The Writer’s Digest Novel Writing Conference returned to the West Coast last weekend with a great selection of speakers and four tracks of conference sessions for fiction writers at all stages of the novel writing spectrum. Sponsored by Writer’s Digest, the event was held at the Westin Pasadena, a nice hotel close to the civic center of Pasadena. Both Writer’s Digest and the hotel provided a cordial, positive atmosphere and attentive service to the attendees.
The list of speakers can be found HERE. There was a keynote speaker each day, beginning with Lisa See on day one, and then Heather Graham day two, followed by Neal Shusterman day three. Each is an accomplished writer and each shared insights, thoughts, and advice about the writer’s journey, creativity, discipline, and aspects of the publishing industry.
The conference ran as it should. I was able to meet writers and professionals from different walks. The focus in two of the tracks (CRAFT and CHARACTER) was on improving and honing skills as well as sharing approaches and exploring how to make each novel, setting, story, or character deeper, better, richer, and more enjoyable. For each of these tracks, one big takeaway for every writer, regardless of the level of development, is that readers should not struggle. That is the writer’s burden. Diligent mastery of the craft transports a reader into the story/character/world without effort. The struggles the reader experiences are the protagonist’s struggles, not the writer’s. Of course, there are many aspects to reaching this goal. These tracks delivered, and the discussions and presentations were professional and concise.
The GENRE track also delved into these aspects as well as publishing and marketing in each specific niche. The speakers included agents, editors, publishers, and writers. This track helped the genre-writing attendees synthesize the other tracks in the context of their specific genre or genres.
The fourth track (BEYOND) took a look at the market and everything that writing entails beyond the refinement and creation of a story–pitching for publication, the trends in the markets, the reliability and unreliability of such trends, self-publishing versus traditional publishing, the technological and physical tools of the trade, and other things.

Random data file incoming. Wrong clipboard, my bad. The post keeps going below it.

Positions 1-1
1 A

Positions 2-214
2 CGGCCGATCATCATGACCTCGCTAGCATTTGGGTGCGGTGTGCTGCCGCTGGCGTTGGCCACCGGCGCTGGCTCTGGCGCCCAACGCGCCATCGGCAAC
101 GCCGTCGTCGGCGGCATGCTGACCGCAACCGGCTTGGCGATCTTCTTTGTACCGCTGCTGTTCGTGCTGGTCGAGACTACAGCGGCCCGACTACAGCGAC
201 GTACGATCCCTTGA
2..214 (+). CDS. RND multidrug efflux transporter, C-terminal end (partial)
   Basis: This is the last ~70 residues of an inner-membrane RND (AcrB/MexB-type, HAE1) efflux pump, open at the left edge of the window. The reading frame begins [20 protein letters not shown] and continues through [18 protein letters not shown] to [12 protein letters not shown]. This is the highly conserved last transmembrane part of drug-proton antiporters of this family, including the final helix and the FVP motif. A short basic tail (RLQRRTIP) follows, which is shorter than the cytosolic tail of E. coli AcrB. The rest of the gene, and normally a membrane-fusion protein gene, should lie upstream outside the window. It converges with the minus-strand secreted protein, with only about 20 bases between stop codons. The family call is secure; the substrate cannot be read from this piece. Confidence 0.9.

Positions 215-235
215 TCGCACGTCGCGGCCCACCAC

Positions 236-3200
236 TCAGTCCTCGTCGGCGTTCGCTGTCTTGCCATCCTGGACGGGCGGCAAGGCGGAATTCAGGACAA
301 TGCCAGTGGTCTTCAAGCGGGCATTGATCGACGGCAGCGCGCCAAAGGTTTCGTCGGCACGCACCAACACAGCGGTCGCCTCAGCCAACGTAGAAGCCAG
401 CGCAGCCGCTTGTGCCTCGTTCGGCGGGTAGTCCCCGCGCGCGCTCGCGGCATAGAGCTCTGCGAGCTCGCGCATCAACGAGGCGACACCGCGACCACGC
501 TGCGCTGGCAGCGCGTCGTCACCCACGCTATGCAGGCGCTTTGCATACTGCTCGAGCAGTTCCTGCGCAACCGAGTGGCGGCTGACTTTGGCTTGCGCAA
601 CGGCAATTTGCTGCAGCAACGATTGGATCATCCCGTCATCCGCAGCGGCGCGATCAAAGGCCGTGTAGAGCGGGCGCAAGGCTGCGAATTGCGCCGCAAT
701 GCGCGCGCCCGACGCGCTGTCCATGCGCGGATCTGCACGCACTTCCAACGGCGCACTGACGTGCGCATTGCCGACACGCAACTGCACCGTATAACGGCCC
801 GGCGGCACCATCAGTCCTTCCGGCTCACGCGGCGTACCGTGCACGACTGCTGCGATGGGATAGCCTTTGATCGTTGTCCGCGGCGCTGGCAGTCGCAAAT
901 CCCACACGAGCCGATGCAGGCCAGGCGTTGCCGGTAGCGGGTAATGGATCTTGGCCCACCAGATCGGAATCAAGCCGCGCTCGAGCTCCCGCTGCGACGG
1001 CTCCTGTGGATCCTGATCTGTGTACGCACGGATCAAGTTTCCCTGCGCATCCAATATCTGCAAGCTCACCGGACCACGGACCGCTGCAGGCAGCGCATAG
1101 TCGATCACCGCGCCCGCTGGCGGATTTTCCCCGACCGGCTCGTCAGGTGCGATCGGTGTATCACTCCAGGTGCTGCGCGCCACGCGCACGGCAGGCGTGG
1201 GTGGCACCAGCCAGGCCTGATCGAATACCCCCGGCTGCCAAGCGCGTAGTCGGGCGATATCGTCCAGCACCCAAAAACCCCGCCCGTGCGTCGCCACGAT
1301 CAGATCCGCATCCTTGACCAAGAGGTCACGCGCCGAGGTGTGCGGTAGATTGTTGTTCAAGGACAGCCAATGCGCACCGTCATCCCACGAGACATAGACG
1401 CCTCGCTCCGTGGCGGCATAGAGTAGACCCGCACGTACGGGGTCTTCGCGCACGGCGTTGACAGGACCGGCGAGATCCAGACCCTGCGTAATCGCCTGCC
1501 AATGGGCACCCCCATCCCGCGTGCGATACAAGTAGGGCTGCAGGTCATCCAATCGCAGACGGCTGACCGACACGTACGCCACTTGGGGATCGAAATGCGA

As with any conference featuring multiple tracks, one could not pick up everything, but the program was well defined, permitting each writer to select intelligently, and the sessions were recorded so the audio of sessions missed will be available.
One thing missing was pitch sessions. Many writing conferences organize time-limited time opportunities for writers to pitch their current work to professional agents and editors. If the agent or editor finds the pitch intriguing, then the writer is asked to send a partial or full manuscript for the agent or editor to consider. These submissions fall into the category of “requested” manuscripts and usually receive a prompt review. “Acceptance” is certainly not guaranteed, but most would agree that the submission has a fairer chance than an unsolicited submission into the slush pile. I did not ask why there were no scheduled pitch sessions. It was clear going into it that this conference would not include them, so I accepted the focus as it was and the conference met my expectations. Also, there were plenty of agents and editors at the conference, so the opportunity for an “elevator pitch” was ever present and many writers availed themselves of that opportunity.
If you are a writer and have not attended a writer’s conference, you should consider it. Even if your skills are well-honed, you understand marketing, and you are published. It is encouraging to confirm your understanding of craft and market, it is refreshing to meet other writers at different stages of development, and there is always something to learn or new perspectives to consider.